But there are people who appreciate the security he provided somehow, be that financial security or safety in the streets. As democracy is advancing at slow pace, there will be more and more who will remember him kindly. It happened to Ceausescu in Romania, an old friend of his, and probably to other tyrants all over the world.
There are reports that the deal Mubarak made with the army was to step down in exchange for a dignified treatment afterwards. He asked that he be spared the indignity of coming to trial, and he also asked that in exchange for not going into exile he be treated like a former president of the state. Honor is important for the Arab people, and the stage out is almost as important in cases like this as the performance itself.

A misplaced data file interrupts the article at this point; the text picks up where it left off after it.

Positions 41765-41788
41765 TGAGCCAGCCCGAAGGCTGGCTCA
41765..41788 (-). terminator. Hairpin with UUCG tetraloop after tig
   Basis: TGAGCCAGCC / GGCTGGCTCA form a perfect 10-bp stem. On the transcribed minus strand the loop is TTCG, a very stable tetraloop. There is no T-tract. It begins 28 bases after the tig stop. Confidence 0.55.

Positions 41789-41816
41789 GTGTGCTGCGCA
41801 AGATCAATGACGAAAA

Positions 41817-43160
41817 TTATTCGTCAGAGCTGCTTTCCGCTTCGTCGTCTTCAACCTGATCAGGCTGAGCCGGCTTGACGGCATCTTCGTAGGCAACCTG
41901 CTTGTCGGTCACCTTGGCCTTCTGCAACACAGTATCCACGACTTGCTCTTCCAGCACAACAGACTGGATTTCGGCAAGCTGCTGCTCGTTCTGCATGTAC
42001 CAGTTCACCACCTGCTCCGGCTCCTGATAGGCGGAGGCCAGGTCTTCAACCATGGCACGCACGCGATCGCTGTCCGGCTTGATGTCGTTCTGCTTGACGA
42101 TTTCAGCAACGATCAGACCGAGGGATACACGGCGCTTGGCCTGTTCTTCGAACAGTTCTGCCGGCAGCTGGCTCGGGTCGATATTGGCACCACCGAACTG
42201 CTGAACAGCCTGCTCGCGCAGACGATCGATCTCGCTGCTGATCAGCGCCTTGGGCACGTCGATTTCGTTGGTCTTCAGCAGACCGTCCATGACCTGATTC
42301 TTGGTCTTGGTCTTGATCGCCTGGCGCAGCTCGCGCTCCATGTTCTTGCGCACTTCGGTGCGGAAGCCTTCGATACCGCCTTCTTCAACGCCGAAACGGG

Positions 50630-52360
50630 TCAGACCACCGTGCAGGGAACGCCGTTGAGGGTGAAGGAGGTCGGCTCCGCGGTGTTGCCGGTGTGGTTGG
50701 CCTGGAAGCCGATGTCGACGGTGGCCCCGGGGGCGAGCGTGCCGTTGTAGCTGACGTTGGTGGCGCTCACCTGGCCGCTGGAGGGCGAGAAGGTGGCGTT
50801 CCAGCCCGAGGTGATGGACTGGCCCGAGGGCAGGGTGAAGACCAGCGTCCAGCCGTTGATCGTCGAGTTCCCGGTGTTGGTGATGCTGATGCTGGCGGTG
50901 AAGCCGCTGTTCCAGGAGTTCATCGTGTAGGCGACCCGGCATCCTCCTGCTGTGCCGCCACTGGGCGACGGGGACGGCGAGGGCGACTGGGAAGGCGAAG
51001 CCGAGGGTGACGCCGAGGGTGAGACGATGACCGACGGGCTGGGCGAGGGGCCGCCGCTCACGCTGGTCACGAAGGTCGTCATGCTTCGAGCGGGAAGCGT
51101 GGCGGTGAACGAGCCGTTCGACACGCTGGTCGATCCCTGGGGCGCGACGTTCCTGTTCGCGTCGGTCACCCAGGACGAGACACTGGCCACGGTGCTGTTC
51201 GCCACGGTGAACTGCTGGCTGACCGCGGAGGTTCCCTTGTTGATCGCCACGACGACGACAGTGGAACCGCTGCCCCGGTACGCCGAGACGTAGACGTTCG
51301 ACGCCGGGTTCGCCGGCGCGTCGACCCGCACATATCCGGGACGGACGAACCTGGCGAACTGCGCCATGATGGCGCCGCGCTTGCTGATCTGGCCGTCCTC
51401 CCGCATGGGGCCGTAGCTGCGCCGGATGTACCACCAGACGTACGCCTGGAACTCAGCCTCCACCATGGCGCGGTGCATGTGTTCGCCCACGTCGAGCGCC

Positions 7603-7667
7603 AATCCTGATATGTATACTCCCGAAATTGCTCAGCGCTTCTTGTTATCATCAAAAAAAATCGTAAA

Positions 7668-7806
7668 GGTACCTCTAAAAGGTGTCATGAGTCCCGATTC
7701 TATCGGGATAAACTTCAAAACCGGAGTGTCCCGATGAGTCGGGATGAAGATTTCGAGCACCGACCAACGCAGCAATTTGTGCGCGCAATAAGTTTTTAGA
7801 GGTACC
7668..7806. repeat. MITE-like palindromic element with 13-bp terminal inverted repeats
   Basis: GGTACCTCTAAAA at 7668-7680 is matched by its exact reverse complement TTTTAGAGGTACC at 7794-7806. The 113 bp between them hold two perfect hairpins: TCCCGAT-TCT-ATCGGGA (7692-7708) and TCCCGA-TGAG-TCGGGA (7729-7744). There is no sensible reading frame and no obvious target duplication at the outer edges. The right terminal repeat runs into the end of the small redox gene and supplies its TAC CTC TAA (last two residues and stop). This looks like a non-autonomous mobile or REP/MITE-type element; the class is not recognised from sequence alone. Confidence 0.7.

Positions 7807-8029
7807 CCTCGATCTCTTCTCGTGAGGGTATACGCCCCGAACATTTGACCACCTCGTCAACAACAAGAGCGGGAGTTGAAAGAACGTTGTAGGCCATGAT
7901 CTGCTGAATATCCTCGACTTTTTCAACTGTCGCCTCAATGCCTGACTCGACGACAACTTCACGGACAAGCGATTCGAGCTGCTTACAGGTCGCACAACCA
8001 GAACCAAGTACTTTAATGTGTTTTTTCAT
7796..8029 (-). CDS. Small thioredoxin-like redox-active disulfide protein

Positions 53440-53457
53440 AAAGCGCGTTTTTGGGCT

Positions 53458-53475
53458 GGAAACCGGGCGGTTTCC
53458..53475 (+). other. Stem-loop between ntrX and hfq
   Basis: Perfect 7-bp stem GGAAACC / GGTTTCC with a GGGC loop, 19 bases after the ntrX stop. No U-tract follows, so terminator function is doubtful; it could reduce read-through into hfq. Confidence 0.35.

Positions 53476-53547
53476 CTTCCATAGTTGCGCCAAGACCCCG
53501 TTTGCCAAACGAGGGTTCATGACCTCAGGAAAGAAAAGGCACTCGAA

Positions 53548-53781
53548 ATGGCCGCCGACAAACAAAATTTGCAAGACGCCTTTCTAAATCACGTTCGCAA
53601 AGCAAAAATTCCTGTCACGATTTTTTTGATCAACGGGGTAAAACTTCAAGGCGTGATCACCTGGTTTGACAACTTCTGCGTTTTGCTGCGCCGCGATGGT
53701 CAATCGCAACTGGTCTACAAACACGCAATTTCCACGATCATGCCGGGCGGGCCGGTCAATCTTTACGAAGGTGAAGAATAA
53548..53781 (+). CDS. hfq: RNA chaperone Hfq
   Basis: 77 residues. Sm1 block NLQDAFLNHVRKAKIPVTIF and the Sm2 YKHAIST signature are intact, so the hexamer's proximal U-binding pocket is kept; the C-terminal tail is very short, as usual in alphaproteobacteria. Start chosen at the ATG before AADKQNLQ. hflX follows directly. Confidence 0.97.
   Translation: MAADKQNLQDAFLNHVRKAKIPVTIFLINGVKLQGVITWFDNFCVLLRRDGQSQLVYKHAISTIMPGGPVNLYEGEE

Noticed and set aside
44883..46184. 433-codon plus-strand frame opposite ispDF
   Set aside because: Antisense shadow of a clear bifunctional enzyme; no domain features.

In exchange, his army comrades allowed him to be exposed in a cage on a hospital stretch, with the perspective of receiving a death penalty. It was a display that may satisfy the people at this moment, as the display of Ceausescu shot was gratifying for the moment for his people, but as years went by and they learnt a thing or two about democracy and civilization, many Romanians are ashamed of that masquerade, that took place in the holy days of Christmas. If Mubarak gets to be sentenced to death and the sentence is to be carried out immediately, he could hang during the holy days of Muslim Ramadan. As did Saddam Hussein in his time hang on Qurban Bairam, the Feast of Sacrifice.
Question is, if he is sentenced to be hung, will the military stick to their words: “Leave, we respect you too much, and we don’t want you to end up like Ceausescu”?11